Jim Morrison takes us on a journey of discovery. Sam Travis must leave his Upper East Side condo, the troubled Nobody Company IPO, sexually aggressive Diane, and all other New York fineries to immerse himself, halfway across the world, in a murder investigation where the accused is his missing brother Michael. Morrison weaves a smart fast paced sexy tale of intrigue, discovery and self-enlightenment as he forces Sam (and the reader) to question his desire for the "proverbial stuff", his values and moralities as he falls for his brother's girlfriend. Chandra. Colorful and enigmatic characters flow throughout the novel creating distractions, personal challenges and new emotions that will forever change Sam's life as he continues his pursuit to prove his brothers innocence. Morrison's provocative detailed style brings vividness to everything Sam experiences. Get comfortable because once you start reading "Nobody", nobody will be able to put it down until all the twists and sub plots are revealed in this well written, unpredictable and vibrant story. Arambol, here we come! Boris Malden, Producer Boom Shanka! Morrison's sexy global romp, Nobody, captures Sam Travis' cultural collision with the humor of David Sedaris at Jack Kerouac pace. His sharp eye and ironic wit combine pandemonium with enlightenment in an exhilarating read. Amy Scherzer, Newspaper Columnist Jim Morrison paints a wonderfully detailed picture of a mysterious part of the world that many may want to experience firsthand the moment you turn the last page. Nat Bernstein, Writer and Executive Producer, Center of the Universe
When Newt Newman's football-star brother, Chris, is knocked into a coma during the biggest game of the season, Newt's two best friends keep his mind off of the accident by helping him create the ultimate Halloween costume: Captain Nobody. Newt feels strong and confident in his new getup, so he keeps wearing it after Halloween is over. Soon Newt assumes the role of a hero in a string of exploits that include foiling a robbery and saving a planeload of passengers. But will Captain Nobody be able to save the one person he cares about most?
Forgetting was easy. It was remembering that was hell. A true account of occult bondage, abuse and redemption. A story that must be heard, from one who survived to tell.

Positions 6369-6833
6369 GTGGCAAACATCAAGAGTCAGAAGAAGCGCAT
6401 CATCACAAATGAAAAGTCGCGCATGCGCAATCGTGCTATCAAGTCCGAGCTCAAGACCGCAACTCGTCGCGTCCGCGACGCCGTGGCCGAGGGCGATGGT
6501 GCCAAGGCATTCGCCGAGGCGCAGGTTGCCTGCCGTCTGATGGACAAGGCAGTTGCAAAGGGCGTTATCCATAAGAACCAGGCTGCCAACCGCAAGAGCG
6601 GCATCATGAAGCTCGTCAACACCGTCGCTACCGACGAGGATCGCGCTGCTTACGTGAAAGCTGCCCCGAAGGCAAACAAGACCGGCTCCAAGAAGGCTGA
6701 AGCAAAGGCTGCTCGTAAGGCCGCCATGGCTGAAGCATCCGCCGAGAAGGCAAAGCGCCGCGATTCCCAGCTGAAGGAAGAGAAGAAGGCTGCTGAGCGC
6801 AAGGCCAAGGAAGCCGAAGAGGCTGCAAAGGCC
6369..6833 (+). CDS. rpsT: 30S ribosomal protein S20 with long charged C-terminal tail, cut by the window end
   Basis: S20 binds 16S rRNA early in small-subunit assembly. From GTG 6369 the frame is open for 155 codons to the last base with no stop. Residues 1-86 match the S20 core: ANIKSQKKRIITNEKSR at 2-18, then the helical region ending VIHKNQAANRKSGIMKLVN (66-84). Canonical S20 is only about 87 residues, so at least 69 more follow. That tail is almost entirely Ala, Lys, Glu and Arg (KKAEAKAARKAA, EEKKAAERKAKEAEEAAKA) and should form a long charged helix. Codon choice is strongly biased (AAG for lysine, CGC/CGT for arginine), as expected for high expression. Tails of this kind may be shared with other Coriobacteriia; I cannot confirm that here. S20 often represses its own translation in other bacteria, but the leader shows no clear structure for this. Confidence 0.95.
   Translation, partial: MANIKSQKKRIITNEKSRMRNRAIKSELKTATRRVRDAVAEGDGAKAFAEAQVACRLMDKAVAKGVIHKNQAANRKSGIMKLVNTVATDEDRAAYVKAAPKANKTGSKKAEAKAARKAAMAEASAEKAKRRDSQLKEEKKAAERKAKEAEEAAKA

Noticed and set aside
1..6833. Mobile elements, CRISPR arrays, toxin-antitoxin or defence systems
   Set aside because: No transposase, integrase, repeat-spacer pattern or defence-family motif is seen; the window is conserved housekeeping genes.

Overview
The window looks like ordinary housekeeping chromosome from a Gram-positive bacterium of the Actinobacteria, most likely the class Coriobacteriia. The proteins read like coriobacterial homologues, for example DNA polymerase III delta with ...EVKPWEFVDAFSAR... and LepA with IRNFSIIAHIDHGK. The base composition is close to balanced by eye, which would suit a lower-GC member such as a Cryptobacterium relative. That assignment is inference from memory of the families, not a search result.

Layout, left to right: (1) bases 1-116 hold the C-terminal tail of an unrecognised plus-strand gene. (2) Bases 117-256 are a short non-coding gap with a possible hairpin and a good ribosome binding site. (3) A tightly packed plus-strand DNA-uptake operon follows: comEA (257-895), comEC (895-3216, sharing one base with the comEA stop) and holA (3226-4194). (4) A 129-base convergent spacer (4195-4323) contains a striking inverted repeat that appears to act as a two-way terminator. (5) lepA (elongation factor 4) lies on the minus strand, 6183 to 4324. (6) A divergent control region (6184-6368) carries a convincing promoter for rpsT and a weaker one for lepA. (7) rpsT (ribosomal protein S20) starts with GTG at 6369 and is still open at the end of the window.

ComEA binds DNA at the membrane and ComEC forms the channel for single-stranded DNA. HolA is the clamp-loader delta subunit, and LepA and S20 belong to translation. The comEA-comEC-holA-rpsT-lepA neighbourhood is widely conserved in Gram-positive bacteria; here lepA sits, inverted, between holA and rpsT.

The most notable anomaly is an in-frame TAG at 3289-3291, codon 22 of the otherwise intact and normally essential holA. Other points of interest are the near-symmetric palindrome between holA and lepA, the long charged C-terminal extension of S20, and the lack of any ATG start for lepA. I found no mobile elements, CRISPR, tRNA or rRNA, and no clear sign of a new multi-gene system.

Is history driven more by principle or interest? Are ideas of historical progress obsolete? Is it unforgivable to change one's mind or political allegiance? Did the eighteenth century really exchange the civilizing force of commercial advantage for political conflict? In this new account of liberal thought from its roots in seventeenth-century English thinking to the end of the eighteenth century, Annabel Patterson tackles these important historiographical questions. She rescues the term "whig" from the low regard attached to it; denies the primacy of self-interest in the political struggles of Georgian England; and argues that while Whigs may have strayed from liberal principles on occasion (nobody's perfect), nevertheless many were true progressives. In a series of case studies, mainly from the reign of George III, Patterson examines or re-examines the careers of such prominent individuals as John Almon, Edmund Burke, Sir Joshua Reynolds, Thomas Erskine, and, at the end of the century, William Wordsworth. She also addresses a host of secondary characters, reshaping our thinking about both well-known and lesser figures of the time. Tracking a coherent, sustained, and adaptable liberalism throughout the eighteenth century, Patterson overturns common assumptions of political, cultural, and art historians. The author delivers fresh insights into the careers of those who called themselves Whigs, their place in British political thought, and the crucial ramifications of this thinking in the American political arena.
Journeys into the private lives of the residents of a small urban street in England as it chronicles the events that transpire over the course of a single day, as the peace and tranquility of an ordinary day are shattered by a tragic accident at the end of the day. A first novel. Original.
One of America's most prominent historians and a noted feminist bring together the most important political writings and testimonials from African-Americans over three centuries.
This story took place in 1958 in Sand Mountain, Alabama, which was Raccoon Mountain as the locals called it. As it was such a compelling and inspirational story to be told, this story was written many years later on June 16 through 30 of 2010 in Fort Payne, Alabama.